Engaging Youth Secures Futures of Charitable Organizations

Tags: Federation, Philanthropy, Young Adults

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Photo by Alexis Brown on Unsplash


By Meghan Walsh

Article reprinted with permission from Cleveland Jewish News

The longevity of many charitable organizations depends on the next generations stepping up and continuing to support these causes and the communities they serve. In order to secure young supporters, the organizations must appeal to them and that often means adapting to evolving communication methods.

Joshua Berger, foundations manager, and Brian Sokol, chief development officer, both at the Menorah Park Foundation in Beachwood; and Ryan Levine, Young Leadership Division board chair at Jewish Federation of Cleveland in Beachwood, discussed how they are engaging younger leaders and securing the futures of their organizations.


“We are at a point where we need to think about our future generations and who will be succeeding our current board members as time goes on,” Berger said. “We have a due diligence to help support and educate the younger generations on board responsibilities and the fiduciary duties so that they are able to step up to the ‘big’ board, whenever the time comes.”

Berger noted that reaching young adults through platforms such as Facebook, Instagram and TikTok has proven effective in sharing the stories of Menorah Park residents.

Berger also acknowledged the ways that young people can get involved that are unrelated to making monetary donations.

“I believe young individuals are looking to engage in nonprofits in non-traditional ways,” Berger said.


At this point in their lives, contributions may not come from a checkbook, but rather from knowledge about social media or other things that help the foundation think outside the box, Berger added.

“Having an interactive and intuitive website is also important, and we know that many folks are using their phones and tablets when they are online, so we are mindful of having a mobile-friendly website that is easy to navigate,” Sokol pointed out.

Sokol said each generation holds importance to the success of a foundation.

“We say l’dor v’dor – from generation to generation,” Sokol said. “We cherish these important bonds and should do our part to engage in ways where each finds meaning and understanding in how we fit in the fabric of their lives.”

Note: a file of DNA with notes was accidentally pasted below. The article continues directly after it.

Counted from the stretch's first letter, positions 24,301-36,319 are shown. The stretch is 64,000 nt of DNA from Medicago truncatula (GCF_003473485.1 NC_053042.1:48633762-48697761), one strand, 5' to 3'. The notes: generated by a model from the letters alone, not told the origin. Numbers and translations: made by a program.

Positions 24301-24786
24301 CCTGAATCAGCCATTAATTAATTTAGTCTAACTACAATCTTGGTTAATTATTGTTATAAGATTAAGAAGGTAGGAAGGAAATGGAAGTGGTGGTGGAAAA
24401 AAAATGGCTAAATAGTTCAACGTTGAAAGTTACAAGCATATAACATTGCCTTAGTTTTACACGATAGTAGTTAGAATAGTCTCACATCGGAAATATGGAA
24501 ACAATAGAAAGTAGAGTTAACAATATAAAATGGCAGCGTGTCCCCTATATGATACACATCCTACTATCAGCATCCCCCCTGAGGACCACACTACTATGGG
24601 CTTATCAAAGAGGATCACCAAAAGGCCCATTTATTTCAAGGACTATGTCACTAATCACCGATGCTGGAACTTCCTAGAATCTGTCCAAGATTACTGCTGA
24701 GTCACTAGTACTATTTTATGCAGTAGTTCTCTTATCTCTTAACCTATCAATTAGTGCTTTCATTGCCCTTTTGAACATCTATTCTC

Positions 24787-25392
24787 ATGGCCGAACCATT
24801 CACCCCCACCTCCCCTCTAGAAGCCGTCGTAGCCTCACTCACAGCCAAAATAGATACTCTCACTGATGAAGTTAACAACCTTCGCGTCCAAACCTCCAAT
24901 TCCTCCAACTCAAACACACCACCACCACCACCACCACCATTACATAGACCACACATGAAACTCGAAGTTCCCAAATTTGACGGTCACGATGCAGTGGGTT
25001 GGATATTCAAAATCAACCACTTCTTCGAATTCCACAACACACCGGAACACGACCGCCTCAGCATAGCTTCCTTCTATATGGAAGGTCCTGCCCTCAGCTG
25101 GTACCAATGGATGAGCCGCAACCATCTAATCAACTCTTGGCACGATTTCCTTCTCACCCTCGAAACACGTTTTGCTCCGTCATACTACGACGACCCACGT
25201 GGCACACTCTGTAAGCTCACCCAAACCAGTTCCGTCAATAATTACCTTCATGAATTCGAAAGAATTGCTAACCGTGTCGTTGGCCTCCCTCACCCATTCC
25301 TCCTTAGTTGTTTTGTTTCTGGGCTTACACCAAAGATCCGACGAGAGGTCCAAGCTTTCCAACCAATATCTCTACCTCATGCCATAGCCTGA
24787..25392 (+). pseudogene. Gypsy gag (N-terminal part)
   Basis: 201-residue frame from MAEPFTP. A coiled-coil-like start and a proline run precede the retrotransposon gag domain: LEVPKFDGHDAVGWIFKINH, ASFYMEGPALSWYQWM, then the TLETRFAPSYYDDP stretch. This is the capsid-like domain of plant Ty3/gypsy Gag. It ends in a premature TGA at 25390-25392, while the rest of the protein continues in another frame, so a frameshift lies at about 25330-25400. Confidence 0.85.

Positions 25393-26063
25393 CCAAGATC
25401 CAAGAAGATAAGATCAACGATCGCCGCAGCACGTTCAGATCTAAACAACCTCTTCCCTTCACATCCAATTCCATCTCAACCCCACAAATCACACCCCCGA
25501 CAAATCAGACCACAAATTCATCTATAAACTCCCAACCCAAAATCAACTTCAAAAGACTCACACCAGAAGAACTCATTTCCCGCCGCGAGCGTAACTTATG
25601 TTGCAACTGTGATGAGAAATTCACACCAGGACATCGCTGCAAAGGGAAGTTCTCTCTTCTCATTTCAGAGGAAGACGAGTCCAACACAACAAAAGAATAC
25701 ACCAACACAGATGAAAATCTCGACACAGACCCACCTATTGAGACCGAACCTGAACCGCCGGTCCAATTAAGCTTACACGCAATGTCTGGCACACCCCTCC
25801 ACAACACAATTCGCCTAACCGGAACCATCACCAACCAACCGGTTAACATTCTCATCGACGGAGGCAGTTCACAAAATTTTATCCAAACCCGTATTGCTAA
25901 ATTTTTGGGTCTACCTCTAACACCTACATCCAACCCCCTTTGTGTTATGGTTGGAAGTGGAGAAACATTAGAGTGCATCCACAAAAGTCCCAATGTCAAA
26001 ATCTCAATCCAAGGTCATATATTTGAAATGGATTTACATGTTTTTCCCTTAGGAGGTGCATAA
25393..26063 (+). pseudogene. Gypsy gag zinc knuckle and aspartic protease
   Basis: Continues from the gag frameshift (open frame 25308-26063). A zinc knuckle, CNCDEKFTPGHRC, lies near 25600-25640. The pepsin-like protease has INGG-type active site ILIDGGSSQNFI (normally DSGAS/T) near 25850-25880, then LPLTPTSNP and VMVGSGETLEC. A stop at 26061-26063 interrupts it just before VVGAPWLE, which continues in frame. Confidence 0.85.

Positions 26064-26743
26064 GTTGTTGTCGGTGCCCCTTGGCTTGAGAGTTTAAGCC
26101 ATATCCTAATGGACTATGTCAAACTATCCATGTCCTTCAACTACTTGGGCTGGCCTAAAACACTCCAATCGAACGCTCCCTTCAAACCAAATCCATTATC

Making charitable involvement a part of people’s lives at an early age is beneficial because those values will stay with them as they grow, Levine pointed out. Getting young people involved in youth leadership boards is a beneficial way to include them in an organization’s efforts and give them a voice, he added.

It is important for organizations to “be nimble” so that they can readily adapt to the frequently changing mediums of communication, he added.

“I think it’s ever-evolving,” Levine said.

Levine mentioned that older generations, such as the baby boomers and the parents of today’s youth, have been very active and involved in making the Jewish Federation of Cleveland what it is and keeping it what it is, which started with their parents.

“I think it’s important that the younger generation get involved early so that they really understand what the organization does, who it benefits and how you can help it,” Levine said.

Sokol noted that there is a common misconception that philanthropy is for people in the later stages of life.

“We want to convey that it is never too early to engage with an organization whose mission resonates with you,” Sokol said. “The amount of a gift is not as important as is the sense of connection that one feels, so nobody should feel that their giving is not making an impact because every gift makes a difference.”

Learn More: Federation, Philanthropy, Young Adults